Public pensions become issue in labor strikes

As retirement costs grow, traditional labor disputes over wages and health coverage have a newcomer. Pensions are one of the issues in recent strikes by UC hospital workers and San Francisco Bay Area transit workers.

The dispute is not over the amount of pensions promised current workers, widely believed to be protected by court rulings. The sticking point is how the cost of the pensions is split between employers and employees.

UC patient care workers balked at increasing their pension contributions from 5 percent of pay to 6.5 percent. Bay Area Rapid Transit workers make no pension contribution because the employer pays their CalPERS share, 7 percent of pay.

After heavy investment losses in a deep recession, the trend among public pensions is to get employees to share costs and risks. Gov. Brown’s pension reform last year calls for employers and employees to pay a 50-50 split of normal costs.

Last week a BART attorney, Vicki Neutzel, told a fact-finding panel appointed by the governor that the rail system wants to “sustain” its package of medical and pension benefits, but cannot unless employees share the risk and increased costs.

“BART believes and continues to believe it is essential that its employees share in the risk of this benefit, so that the benefit can continue,” Neutzel said, while outlining the pension proposal.

The panel was told the annual BART payment to the California Public Employees Retirement System increased from $3.1 million in 2002 to $50 million this year and is expected to grow at the rate of 7 percent a year for the next four years.

“While labor talks always seem to focus on wage proposals, the cost of maintaining the existing benefit package cannot be ignored,” said Carter Mau, the BART budget manager.

Many unions throughout the state have agreed to a standard post-recession pension cost control: higher employee contributions and lower pensions for new hires. But some have not agreed, and UC is an example of the split.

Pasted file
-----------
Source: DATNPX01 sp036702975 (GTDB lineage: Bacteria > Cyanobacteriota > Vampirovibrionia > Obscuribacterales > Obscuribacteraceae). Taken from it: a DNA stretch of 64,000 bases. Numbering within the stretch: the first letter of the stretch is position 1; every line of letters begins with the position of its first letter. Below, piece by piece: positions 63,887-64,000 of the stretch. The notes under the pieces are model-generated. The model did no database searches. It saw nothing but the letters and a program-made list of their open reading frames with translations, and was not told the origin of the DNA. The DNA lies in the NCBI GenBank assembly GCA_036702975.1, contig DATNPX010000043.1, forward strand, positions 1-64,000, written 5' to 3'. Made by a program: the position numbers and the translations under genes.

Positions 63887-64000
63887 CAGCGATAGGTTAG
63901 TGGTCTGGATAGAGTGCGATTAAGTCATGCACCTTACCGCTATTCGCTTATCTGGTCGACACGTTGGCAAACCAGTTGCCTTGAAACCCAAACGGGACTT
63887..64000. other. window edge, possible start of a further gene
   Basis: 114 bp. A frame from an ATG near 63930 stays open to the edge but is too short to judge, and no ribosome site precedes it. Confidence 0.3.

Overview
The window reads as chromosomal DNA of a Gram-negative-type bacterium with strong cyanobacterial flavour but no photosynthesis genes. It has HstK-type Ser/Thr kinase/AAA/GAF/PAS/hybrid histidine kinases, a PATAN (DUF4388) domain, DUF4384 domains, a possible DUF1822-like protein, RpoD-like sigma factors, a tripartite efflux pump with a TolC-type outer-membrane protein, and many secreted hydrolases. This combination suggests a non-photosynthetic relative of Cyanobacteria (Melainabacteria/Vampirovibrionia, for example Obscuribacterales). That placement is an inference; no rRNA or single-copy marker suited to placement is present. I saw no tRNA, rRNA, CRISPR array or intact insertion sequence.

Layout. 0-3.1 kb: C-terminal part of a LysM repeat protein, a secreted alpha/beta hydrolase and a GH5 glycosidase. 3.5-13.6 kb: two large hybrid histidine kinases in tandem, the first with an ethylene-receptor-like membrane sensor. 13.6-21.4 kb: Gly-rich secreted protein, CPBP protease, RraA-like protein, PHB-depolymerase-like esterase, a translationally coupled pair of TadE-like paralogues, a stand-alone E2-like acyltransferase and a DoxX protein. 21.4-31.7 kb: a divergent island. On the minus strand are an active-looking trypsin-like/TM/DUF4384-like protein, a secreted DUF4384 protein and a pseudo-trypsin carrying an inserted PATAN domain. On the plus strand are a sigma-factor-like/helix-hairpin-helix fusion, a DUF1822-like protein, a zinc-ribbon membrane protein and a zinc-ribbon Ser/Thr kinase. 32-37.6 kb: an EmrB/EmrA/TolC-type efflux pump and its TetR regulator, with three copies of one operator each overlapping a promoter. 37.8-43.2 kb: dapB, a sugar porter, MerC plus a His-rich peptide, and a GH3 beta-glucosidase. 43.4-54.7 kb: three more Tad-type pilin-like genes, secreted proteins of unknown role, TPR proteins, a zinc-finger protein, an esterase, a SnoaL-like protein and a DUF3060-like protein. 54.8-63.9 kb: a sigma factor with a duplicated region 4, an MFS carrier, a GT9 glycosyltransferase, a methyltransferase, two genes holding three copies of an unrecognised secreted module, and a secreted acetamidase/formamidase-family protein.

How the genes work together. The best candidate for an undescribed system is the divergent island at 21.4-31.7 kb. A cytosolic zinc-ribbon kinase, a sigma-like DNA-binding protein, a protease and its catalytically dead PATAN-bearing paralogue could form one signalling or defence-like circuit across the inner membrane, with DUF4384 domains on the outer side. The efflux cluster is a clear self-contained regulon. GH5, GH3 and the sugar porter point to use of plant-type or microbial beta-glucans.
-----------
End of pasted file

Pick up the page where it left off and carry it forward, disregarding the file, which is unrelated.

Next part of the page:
After a remarkable two-decade “holiday,” when neither employers nor employees made contributions, UC Retirement began to phase in contribution increases for management and labor three years ago.

Most of the UC unions agreed to another step in the contributions on July 1, when the employee share increased from 5 percent of pay to 6.5 percent. But as part of a larger pay and benefits dispute, three unions balked at the higher pension payments.

A union representing a wide range of 13,000 patient care workers held its first strike in May, a two-day action that UC estimated would cost $20 million. Then as allowed under state law when there is no agreement, UC imposed its contract proposal late last month.

The president of AFSCME 3299, Kathryn Lybarger, said in a news release that UC, with “exorbitant” executive pay and pensions, should be subject to the pension cap in the pension reform pushed through the Legislature last year by Gov. Brown.

AB 340 links a cap on new-hire pensions to the amount of pay taxed for Social Security ($113,700 this year). The reform covers CalPERS, the California State Teachers Retirement System and 1937 Act county systems, but not UC and big-city systems.

“While AFSCME 3299 has negotiated in good faith and offered meaningful compromise, UC has chosen to hold the health and aspirations of millions of Californians hostage over its insistence on $300,000/year public pensions for its highest paid employees,” Lybarger said in the news release.

One of several strike warning shirts and jackets at panel hearing (San Jose Mercury-News photo)

One of several strike warning shirts and jackets at panel hearing (Mercury-News photo)

BART unions have been in a kind of sweet spot for labor action. Its workers are not barred from strikes, like some government workers providing vital services, and a rail strike causes immediate public disruption, unlike a walkout by most office workers.